UN agency seeks to end rift on new aircraft emission rules

Sun Feb 7, 2016 7:12pm EST
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By Allison Lampert and Valerie Volcovici

MONTREAL/WASHINGTON Feb 7 (Reuters) - Europe and the United States tried to bridge differences over emissions standards for aircraft on Sunday as global aviation leaders prepared to adopt new rules that could affect Boeing Co and Airbus Group's production of the largest jetliners and freighters.

Proposals being debated in Montreal by the International Civil Aviation Organization (ICAO), the United Nations' aviation agency, would force makers of the world's largest passenger jets to upgrade or stop producing certain models as early as 2023, according to sources close to the negotiations and documents seen by Reuters.

U.S. and European negotiators are trying to come up with the world's first carbon dioxide emissions standards for aircraft as part of the industry's contribution to efforts to combat climate change.

Aviation was not included in the global climate deal agreed by a UN conference in Paris in December, but ICAO is trying to nail down the first of its two-part strategy as soon as Monday after six years of talks. It is due to finalize a market-based mechanism for all airlines later this year.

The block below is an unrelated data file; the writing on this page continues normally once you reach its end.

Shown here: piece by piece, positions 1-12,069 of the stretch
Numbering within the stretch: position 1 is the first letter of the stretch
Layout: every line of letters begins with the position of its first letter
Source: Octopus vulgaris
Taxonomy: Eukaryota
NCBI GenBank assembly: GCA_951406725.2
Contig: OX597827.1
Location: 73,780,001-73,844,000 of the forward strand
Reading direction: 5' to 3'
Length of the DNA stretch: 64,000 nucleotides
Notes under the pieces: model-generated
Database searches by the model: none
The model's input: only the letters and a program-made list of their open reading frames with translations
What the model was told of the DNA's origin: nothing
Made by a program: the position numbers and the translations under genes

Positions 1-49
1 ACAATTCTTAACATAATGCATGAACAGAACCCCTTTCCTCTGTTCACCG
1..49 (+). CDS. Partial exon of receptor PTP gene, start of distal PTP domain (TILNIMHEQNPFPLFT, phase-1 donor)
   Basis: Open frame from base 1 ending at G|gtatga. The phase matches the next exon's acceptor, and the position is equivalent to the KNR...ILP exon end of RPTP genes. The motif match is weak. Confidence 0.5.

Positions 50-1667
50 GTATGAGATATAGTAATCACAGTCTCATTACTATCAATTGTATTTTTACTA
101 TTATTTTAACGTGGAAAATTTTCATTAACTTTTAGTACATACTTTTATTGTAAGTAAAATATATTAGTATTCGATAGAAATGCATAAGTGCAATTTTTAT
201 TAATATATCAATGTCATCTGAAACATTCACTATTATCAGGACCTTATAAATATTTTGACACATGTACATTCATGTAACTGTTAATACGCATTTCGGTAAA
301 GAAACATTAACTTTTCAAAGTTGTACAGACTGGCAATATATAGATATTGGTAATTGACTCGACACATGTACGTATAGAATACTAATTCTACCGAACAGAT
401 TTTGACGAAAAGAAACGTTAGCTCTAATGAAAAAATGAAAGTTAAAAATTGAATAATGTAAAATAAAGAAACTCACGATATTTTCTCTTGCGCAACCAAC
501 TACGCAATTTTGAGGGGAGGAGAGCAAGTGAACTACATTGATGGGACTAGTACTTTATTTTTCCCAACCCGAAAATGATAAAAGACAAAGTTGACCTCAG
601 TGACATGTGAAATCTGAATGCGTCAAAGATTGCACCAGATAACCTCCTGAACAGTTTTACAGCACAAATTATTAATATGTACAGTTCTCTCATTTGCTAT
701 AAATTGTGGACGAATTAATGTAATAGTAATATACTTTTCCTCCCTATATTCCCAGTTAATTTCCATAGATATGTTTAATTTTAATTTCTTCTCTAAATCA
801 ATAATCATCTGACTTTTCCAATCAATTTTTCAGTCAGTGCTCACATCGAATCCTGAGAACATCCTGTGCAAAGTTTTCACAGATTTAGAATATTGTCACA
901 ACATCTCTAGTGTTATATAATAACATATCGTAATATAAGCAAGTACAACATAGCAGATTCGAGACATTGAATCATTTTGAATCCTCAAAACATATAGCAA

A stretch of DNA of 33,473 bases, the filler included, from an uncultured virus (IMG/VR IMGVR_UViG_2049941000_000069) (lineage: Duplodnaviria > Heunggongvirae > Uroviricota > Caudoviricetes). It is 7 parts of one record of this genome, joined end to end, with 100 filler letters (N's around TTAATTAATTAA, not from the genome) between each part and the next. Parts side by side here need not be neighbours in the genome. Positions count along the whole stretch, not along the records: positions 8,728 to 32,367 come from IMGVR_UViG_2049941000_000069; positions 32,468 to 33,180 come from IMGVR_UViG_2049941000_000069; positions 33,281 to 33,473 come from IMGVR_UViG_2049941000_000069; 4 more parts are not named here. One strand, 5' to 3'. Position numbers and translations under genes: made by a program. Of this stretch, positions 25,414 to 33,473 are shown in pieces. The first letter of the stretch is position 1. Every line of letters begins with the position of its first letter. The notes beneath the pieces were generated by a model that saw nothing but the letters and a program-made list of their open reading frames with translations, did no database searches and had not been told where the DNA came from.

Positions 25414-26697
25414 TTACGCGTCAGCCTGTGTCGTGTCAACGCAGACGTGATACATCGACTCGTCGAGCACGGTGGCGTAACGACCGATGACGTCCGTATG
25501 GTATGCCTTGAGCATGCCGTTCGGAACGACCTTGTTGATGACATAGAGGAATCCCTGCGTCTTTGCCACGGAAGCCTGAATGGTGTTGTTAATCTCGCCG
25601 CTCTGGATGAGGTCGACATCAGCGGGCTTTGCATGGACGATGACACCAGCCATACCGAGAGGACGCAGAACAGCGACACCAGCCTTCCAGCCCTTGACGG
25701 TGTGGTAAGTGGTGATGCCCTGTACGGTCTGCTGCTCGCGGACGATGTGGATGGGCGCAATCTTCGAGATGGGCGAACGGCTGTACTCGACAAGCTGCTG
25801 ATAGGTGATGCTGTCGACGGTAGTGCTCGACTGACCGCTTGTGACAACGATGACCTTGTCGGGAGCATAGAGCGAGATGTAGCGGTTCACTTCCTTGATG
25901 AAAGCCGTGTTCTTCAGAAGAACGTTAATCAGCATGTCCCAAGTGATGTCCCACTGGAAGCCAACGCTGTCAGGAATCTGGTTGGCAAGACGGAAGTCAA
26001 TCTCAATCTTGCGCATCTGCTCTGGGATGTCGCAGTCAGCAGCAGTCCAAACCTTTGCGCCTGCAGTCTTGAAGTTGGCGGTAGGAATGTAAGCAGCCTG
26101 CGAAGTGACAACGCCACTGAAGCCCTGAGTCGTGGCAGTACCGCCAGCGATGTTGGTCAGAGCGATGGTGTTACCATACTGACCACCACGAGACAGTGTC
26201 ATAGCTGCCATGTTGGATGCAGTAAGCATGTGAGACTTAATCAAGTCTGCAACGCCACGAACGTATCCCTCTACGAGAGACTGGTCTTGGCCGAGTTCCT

Differences remain on where to place the bar on efficiency, with the United States and Canada pushing for more stringent targets than the European Union, while environmental groups have accused Europe of dragging its feet.

"The CO2 standard will push industry to be as fuel-efficient as possible in all market conditions to reduce GHG (greenhouse gas) emissions and the impact of aviation on climate change," stated the Canadian paper presented at ICAO last week.

The proposals could revive pressure on European planemaker Airbus to upgrade the world's largest passenger jet, the A380 superjumbo, with new engines. Airbus recently examined that proposal to boost sales, but it has dropped down its list of priorities.

It could also spell the end for Boeing's struggling 747-8 passenger jet and freighter and force the U.S. planemaker to upgrade at least one of its two smaller freighters.   Continued...